Caught in the climate-change middle

Wild Dunes on the Isle of Palms is just one of many residential areas near the ocean along the South Carolina coast, where the National Climate Assessment warns of "increasing hazards" due to climate change, including rising sea levels and intense hurricanes.

Accept the scientific consensus of human-caused climate change and you're branded an accomplice in the killing of jobs.

Reject it and you're condemned as a co-conspirator in the fossil-fuel fouling - and flooding - of the planet.

Try to hold your skeptical middle ground between the conflicting charges that climate change is a man-made menace or a man-made hoax and you're ridiculed as an apathetic no-show on a defining 21st century challenge.

So what are you for? And why must those who are so sure on the climate-change topic aim such venomous abuse at those of us who aren't?

After all, we're not College of Charleston basketball players.

Other vexing questions:

What will our Lowcountry look like if sea levels significantly rise in this century?

What will our power bills look like if Washington severely limits coal-powered electricity?

Many South Carolinians rightly object to the U.S. Environmental Protection Agency's plan, announced last month, to curtail carbon emissions.

However, Blan Holman, managing attorney for the Charleston office of the Southern Environmental Law Center, and Hamilton Davis, energy and climate director of the Coastal Conservative League, like that Obama administration edict. They came to our newspaper last month to tell us why.

Utility officials warn that the new EPA rules would be particularly tough on South Carolina because the carbon baseline reflects major reductions already made here.

Holman contended, though, that our state is "well positioned" to comply with the standards thanks to looming additions of non-carbon-spewing nuclear plants. He and Davis also said the price of solar power is dropping, making it more competitive in the energy marketplace.

And they stressed what should be the most obvious carbon-emission reducer of all. Holman: "If you boost energy efficiency, you save rate-payers money."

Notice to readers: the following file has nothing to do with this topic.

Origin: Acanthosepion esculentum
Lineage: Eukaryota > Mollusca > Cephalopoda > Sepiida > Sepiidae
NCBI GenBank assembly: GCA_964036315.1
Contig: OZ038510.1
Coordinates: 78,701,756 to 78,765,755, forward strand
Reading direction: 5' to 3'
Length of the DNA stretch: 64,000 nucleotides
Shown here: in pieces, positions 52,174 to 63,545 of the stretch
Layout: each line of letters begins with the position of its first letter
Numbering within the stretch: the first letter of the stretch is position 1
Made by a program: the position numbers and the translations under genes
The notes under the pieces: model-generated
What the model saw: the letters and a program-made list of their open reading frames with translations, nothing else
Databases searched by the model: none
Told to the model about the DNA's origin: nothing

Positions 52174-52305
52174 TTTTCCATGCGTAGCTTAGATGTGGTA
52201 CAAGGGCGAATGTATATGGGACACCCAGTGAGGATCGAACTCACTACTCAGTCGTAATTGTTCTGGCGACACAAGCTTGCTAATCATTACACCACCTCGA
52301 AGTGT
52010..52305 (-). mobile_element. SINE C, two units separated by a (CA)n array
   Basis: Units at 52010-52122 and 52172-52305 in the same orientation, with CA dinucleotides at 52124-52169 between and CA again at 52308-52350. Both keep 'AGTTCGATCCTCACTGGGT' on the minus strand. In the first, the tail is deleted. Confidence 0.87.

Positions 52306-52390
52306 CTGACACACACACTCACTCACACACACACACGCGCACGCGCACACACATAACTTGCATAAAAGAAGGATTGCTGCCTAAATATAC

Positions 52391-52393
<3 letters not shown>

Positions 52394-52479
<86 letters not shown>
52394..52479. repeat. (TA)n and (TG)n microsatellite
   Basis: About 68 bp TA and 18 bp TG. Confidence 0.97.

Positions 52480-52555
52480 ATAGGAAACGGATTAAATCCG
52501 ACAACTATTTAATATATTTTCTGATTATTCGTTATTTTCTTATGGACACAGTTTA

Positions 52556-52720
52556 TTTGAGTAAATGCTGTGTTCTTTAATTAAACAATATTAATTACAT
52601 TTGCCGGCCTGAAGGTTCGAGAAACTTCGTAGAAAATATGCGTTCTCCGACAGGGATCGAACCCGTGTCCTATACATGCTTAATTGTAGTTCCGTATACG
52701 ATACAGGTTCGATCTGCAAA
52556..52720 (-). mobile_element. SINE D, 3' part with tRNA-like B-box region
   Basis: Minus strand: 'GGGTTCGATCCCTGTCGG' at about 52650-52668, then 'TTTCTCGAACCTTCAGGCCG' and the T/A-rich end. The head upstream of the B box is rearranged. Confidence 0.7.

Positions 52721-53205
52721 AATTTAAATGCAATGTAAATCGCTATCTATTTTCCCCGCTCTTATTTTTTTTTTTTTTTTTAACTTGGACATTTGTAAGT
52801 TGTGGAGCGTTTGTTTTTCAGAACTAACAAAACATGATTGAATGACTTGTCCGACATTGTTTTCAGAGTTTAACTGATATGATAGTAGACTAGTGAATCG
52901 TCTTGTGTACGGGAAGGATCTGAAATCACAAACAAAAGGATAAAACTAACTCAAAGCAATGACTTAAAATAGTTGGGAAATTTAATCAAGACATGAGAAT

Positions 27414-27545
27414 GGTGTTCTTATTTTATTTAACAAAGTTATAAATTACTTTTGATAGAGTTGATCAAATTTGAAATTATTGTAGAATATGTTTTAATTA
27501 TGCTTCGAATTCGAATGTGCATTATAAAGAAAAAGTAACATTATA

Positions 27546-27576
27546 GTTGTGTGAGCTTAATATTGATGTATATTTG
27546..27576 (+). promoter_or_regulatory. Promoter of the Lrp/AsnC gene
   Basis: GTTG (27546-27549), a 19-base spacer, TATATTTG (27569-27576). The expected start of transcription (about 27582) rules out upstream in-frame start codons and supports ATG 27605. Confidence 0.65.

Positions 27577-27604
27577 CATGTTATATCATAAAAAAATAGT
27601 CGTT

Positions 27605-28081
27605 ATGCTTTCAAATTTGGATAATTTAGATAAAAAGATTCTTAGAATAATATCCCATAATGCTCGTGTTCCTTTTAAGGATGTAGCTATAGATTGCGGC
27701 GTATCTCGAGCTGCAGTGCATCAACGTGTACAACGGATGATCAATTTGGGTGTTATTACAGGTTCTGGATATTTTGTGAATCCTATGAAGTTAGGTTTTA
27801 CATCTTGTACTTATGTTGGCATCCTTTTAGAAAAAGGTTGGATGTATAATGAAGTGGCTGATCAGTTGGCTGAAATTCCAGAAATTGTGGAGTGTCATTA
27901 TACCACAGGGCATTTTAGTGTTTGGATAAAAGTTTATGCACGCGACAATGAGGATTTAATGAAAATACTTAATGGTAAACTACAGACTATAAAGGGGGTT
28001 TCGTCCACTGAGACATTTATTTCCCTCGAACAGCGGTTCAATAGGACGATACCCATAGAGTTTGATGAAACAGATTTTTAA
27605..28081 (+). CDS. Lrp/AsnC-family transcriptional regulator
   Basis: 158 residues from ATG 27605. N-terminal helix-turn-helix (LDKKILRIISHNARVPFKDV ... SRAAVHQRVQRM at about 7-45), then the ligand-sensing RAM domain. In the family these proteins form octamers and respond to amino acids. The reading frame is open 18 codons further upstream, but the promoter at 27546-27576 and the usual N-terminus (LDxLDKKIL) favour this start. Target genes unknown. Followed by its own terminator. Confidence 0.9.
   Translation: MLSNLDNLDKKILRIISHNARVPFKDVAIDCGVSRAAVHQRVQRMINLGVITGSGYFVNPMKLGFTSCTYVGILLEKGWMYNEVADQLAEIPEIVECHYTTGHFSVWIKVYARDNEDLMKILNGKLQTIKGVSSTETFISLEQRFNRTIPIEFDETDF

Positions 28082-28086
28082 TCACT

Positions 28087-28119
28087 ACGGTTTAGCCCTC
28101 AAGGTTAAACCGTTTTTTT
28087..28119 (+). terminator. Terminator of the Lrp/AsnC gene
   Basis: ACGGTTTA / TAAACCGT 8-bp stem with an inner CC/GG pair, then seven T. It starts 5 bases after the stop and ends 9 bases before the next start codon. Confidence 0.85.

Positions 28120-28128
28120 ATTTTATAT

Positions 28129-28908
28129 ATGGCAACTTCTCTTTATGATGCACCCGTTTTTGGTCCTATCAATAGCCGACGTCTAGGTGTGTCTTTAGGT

Despite a perverse modern mutation to the contrary, wasting energy (think gas guzzlers) is not a truly "conservative" concept.

Conservative ... conserve.

Get it?

OK, so Congress voted against carbon limits before President Obama's end run around the legislative branch.

And as James Taylor (the Heartland Institute climate-change mocker, not the singer who once raised funds for the misguided "No Nukes" movement) recently wrote in Forbes, new National Oceanic and Atmospheric Administration "temperature data are driving a stake through the heart of alarmists claiming accelerating global warming."

The NOAA adjusted its temperature station placements to get more accurate readings starting in early 2005. Taylor, citing figures over nearly the last decade from those sites: "The United States has cooled by approximately 0.4 degrees Celsius, which is more than half of the claimed global warming of the twentieth century."

Plus, not all scientists - or even all liberals - are on the no-more-coal bandwagon.

For instance, Caleb Rossiter, a math and statistics professor at American University and "anti-imperialist" leftist, has changed his mind about climate change. He wrote in The Wall Street Journal in May that we should not "deny to Africans the reliable electricity - and thus the economic development and extended years of life - that fossil fuels can bring."

He added: "The left wants to stop industrialization - even if the hypothesis of catastrophic, man-made global warming is false."

Rossiter's candor cost him his fellowship at the Institute for Policy Studies.

Yet many who deny climate change impose similar retributions against those who dare defy their orthodoxy.

And if you're among those who see red when lectured about the supposed salvation "green" energy offers our species, keep in mind that burning coal doesn't just allegedly warm the planet.

It's bad for your lungs.

Keep in mind that massive melting has created a new Arctic Northwest Passage.

Keep in mind that some big business people are fretting about climate change's long-term economic perils.

And keep in mind that 1st District Congressman Mark Sanford, no fan of big government, said in May that he has seen "rising sea levels play out at our family farm in Beaufort over the last 50 years."

So don't assume that everyone concerned about climate change is an environmentalist wacko pinko warpo.

Don't assume, either, that only a know-nothing ignoramus could be wary about some fuzzy math used to stir climate-change panic - and about a presidential diktat that could become a huge pain in your power bill.

But while defending the Constitution from Obama's executive power grabs, recall this wise maxim from one of its signers, Ben Franklin:

"A penny saved is a penny earned."

A kilowatt hour saved is a kilowatt hour earned, too.

Frank Wooten is assistant editor of The Post and Courier. His email is